In moving between the ethical and the moral, the identity of the individual is overcome by an orientation toward what is in the wider interests of the community/society/collective. Authenticity too is left behind as it is dealt with solely on ethical concerns, not moral ones. In fact, the only time we may live by our individual maxims is if ‘my identity and my life project reflected a universally valid form of life’ thus ‘what from my perspective would be equally good for all [would] in fact be equally in the interest of all’ (Ibid., 8). The complexity demands compromise in order that private interests are not unreasonably subordinated to collective will: herein lies the importance of public institutions based on the spirit of communicative reasoning. Communicative action is therefore the unifying force that keeps the ethical, moral and pragmatic aspects of practical reason together.

Does Habermas give enough weight to the force of aesthetic feeling – as well as practical reason – on the part of the individual? Could such a non-rational way of living be compatible with his project? Rorty, following Nietzsche, argues for a poeticised and stylised private sphere whilst claiming that the ethical and moral aspects of practical reason are incommensurable. He argues that his ‘poeticised culture is one which has given up the attempt to unite one’s private ways of dealing with one’s finitude and one’s sense of obligation to other human beings’ (Contingency, Irony and Solidarity, 68). If we give up on a point of mediation, what do we stand to lose?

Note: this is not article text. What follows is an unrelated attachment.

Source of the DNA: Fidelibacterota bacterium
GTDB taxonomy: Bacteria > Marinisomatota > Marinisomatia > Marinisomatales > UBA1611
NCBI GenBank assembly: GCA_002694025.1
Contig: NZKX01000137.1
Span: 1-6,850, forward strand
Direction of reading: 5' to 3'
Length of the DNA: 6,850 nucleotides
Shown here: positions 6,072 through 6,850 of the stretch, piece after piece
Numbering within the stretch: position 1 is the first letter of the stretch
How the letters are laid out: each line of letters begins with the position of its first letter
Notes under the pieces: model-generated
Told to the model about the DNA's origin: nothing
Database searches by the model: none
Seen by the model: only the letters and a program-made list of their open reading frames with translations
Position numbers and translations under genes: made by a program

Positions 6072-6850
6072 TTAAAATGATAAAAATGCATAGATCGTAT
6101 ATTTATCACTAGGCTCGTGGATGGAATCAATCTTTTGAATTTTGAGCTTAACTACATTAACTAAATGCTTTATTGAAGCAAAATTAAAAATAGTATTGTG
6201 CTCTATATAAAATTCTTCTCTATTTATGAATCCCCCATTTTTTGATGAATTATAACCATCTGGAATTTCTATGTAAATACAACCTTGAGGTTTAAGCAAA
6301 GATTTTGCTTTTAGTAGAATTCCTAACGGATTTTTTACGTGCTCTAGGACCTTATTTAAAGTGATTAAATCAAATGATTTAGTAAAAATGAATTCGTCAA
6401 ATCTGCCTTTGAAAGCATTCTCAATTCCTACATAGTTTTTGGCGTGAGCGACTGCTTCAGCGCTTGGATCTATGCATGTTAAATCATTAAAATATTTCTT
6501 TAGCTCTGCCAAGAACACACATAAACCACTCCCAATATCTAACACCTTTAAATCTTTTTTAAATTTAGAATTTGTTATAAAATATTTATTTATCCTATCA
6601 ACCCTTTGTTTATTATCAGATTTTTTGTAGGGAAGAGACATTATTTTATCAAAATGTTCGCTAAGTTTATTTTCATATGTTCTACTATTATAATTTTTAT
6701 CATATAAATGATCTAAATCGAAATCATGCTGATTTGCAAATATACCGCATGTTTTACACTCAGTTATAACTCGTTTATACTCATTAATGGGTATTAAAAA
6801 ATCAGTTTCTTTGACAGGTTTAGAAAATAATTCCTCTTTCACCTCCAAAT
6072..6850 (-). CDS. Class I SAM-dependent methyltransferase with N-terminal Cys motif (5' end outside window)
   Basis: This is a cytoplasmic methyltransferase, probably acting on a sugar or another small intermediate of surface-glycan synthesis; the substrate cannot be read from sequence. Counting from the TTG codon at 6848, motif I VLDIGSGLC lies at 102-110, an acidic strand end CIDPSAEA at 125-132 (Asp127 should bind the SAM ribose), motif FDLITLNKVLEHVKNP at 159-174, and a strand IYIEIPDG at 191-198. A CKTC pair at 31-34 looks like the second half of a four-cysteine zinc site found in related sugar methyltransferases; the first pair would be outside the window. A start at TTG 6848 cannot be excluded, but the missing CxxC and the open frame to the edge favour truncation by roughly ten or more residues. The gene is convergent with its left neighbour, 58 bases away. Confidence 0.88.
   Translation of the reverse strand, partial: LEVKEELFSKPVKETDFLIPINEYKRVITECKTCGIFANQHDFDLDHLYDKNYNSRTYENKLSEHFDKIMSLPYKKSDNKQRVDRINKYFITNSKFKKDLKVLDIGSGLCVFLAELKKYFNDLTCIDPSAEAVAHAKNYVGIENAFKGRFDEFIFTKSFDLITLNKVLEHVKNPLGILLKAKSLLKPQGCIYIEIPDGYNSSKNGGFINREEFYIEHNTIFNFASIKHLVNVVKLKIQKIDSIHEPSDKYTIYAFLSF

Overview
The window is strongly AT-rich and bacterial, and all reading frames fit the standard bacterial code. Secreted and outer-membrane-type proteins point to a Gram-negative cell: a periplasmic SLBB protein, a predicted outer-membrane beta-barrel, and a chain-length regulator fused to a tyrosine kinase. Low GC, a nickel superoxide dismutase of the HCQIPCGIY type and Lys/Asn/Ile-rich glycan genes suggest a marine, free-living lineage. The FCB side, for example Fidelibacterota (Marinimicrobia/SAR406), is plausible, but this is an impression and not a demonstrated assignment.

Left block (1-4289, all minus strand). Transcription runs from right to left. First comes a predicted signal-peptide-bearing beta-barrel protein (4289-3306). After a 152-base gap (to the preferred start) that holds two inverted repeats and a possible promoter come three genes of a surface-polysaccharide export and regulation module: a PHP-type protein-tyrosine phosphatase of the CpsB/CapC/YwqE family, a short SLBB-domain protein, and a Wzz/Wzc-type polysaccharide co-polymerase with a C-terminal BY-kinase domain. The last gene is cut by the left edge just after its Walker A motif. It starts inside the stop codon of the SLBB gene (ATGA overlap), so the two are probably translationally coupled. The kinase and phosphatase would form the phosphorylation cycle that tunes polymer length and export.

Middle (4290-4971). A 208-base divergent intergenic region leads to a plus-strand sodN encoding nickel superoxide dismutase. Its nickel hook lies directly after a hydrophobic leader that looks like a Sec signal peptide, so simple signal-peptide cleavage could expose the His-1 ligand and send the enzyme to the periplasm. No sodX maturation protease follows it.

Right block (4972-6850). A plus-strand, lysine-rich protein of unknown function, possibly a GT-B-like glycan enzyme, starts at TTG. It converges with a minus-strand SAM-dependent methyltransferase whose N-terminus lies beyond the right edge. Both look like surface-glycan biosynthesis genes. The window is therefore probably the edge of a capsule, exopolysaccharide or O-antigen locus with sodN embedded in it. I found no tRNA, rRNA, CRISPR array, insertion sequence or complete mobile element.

Rorty argues that our identities, beliefs and institutions are a matter of historical contingency; that is not to say that we cannot commit to individual or social projects with any less passion than when we laboured under the spell of metaphysics. Instead, we commit to such projects because of a common belief in enlarging the conditions in which human beings live, to make things less cruel. In removing reason and philosophy from public discourse and moral consensus, and replacing these with ‘a historical narrative about the rise of liberal institutions and customs’ (Ibid.), Rorty gives up on the notion of universal validity. This is in sharp contrast to Habermas, who maintains that universal consensus (and validity) can be achieved through communicative action. Nonetheless, it is Habermas’s particular deployment of universal reason that is problematic here, for, though he acknowledge that concepts like community and identity are historically contingent, he nonetheless wants to claim transcendence for reason, even though that transcendence has been brought about by contingent communicative action.